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History of the Atlantic Cable & Undersea Communications
from the first submarine cable of 1850 to the worldwide fiber optic network

Robert Langley Boyd

Introduction: John Boyd shares this information on his great uncle, Robert Langley Boyd, who received his master's certificate in 1890 and served on cableships for 29 years, a good part of his long career.

--Bill Burns

Robert Langley Boyd

John Boyd writes:

Robert Langley Boyd

My great uncle Robert Langley Boyd (1864-1936) died long before I was born, but I knew that he had been master of a cable laying ship.

Although I have mislaid the source, I did find out (presumably from an obituary) that he was described as: “Retired Commander, Eastern Telegraph Company. Member of the Honourable Company of Master Mariners. Younger Brother of Trinity House.”

There is also a website reference “Notice of the estate of the late Robert Boyd, former captain of the Eastern Telegraph Cable ship, the Cambria, 21 Aug 1936” (Durham University Library - Catalogue of the papers of G.R. Storrar)

I inherited an envelope containing some small photographs, apparently sent by a relative as a memento of Robert Boyd, showing the wreckage of the SMS Emden. As the 1914 Emden incident occurred in the Cocos Islands, which was an important communications station, I wondered whether Robert might have been posted there at the time, and possibly taken the photos himself.

I already knew something of Robert Boyd’s family history, and have now found out many details of his time at sea, thanks to information provided by Bill Burns of this website and Charlotte Dando of the Porthcurno Telegraph Museum. They give an indication of the breadth of experience gained in his early years at sea – sailing to Australia and New Zealand in square-riggers; being showered with dust and pumice from the eruption of Krakatoa; shipwrecked off the Scillies – which must have been an invaluable grounding for his later career on cable ships.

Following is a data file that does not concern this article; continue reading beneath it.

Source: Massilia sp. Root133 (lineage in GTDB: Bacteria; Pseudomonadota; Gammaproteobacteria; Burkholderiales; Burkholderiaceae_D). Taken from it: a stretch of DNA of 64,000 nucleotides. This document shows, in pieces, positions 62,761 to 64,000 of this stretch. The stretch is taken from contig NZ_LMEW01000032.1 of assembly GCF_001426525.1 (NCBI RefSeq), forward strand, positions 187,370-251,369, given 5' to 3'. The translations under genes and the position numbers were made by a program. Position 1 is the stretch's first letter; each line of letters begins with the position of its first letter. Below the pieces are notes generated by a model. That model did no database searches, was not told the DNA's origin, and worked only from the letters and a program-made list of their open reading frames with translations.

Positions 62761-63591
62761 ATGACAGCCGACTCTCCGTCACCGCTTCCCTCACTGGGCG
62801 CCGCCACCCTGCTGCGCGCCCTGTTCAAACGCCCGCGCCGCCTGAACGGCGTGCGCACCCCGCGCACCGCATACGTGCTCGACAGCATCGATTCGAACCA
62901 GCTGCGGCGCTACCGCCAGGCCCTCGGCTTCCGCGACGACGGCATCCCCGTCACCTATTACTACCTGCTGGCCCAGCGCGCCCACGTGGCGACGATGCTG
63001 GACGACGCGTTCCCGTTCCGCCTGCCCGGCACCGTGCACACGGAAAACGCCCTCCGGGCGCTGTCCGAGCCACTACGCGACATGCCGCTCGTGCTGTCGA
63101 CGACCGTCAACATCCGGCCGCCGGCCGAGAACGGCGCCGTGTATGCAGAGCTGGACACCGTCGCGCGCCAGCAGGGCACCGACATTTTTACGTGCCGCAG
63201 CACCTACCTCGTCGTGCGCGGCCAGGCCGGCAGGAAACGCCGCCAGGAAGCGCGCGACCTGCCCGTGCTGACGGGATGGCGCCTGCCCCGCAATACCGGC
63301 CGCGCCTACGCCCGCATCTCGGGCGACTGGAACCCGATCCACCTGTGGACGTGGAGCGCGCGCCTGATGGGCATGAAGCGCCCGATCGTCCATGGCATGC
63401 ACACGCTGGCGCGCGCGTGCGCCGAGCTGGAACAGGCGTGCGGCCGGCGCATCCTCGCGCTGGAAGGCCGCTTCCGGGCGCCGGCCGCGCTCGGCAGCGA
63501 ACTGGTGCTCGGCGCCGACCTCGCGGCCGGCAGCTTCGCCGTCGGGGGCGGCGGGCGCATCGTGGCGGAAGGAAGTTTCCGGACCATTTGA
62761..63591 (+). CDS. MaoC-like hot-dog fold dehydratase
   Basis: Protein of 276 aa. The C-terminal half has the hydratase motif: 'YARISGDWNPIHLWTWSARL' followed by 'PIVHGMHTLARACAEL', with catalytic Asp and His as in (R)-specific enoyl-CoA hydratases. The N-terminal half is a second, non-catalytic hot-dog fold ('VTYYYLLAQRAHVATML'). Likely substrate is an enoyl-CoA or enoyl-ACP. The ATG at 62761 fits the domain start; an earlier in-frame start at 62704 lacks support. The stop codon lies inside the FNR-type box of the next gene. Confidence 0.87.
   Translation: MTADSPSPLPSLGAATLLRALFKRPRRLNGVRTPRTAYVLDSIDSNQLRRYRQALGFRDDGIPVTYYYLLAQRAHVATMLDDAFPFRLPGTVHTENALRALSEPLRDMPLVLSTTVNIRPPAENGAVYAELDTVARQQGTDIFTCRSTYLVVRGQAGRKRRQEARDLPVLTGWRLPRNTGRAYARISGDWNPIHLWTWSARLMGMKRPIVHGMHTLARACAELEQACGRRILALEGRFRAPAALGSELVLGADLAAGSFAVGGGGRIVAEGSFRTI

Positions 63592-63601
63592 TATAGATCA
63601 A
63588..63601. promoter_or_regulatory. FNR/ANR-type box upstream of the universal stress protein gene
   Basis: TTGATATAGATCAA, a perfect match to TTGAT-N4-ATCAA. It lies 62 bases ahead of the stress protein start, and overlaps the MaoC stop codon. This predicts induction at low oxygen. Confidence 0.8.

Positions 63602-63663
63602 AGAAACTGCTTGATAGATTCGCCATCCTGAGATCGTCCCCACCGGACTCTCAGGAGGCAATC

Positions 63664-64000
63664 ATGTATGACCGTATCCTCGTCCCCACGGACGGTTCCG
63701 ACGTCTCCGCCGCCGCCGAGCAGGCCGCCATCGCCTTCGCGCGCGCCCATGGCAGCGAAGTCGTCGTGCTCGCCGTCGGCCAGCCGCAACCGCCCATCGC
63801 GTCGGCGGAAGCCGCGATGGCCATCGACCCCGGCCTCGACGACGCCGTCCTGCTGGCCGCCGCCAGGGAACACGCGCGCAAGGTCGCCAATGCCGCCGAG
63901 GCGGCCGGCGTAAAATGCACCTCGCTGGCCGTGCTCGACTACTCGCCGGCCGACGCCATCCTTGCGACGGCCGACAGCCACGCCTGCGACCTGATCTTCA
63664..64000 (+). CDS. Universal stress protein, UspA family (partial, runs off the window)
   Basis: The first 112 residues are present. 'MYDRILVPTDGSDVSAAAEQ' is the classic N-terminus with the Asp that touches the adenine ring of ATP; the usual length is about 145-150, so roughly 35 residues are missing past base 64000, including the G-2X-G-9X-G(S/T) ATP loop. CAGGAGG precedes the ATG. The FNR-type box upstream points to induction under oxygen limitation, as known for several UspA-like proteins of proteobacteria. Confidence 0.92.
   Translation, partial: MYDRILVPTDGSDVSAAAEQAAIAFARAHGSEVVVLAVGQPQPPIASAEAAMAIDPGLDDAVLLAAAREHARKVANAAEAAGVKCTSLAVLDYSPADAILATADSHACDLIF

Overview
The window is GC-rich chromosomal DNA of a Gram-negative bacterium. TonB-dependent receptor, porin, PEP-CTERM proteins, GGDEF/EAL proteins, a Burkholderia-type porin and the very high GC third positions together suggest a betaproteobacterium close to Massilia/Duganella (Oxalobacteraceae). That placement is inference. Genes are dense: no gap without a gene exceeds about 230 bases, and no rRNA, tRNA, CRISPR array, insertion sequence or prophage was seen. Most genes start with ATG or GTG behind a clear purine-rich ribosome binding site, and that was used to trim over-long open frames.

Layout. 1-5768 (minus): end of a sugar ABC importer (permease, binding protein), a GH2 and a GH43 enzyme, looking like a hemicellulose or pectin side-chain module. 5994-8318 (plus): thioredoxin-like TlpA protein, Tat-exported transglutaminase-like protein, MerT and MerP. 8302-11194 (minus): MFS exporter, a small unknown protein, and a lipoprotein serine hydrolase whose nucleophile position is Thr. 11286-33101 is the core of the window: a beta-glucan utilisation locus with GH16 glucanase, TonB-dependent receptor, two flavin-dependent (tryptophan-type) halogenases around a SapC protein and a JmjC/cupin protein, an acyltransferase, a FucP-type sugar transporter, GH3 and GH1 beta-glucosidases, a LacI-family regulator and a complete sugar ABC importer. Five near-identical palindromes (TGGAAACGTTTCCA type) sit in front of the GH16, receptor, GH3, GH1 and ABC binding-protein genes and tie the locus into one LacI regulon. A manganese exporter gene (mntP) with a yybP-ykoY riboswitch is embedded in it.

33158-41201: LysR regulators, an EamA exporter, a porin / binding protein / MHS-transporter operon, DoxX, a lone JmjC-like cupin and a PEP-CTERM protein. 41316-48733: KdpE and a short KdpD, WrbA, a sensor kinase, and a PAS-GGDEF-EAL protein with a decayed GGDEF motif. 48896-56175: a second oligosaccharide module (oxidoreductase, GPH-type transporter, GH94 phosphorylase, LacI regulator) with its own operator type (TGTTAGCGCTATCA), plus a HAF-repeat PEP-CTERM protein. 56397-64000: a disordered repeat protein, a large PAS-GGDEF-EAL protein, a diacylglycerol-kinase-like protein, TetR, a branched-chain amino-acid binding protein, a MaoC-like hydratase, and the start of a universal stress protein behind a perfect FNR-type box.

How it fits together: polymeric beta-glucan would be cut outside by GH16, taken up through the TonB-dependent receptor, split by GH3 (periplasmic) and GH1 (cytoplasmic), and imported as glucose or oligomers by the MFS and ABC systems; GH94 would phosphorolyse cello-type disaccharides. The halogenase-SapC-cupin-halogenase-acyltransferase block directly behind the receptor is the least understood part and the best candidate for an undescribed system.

Robert’s father had a grocery business and also ran a pub named the “George Peabody” in Shadwell High Street, near the London docks, until his death in 1874.   His widow, whose own father had been a master mariner, continued running the pub until the 1890s.  

Robert went to sea in 1879 at the age of 14, spending two years as a ship’s boy, and was then an apprentice for three years before becoming an AB when aged 19.   He gained certificates as 2nd Mate (square rigged) in 1887, 1st Mate (fore-and-aft rigged) in 1889, and Master in 1890.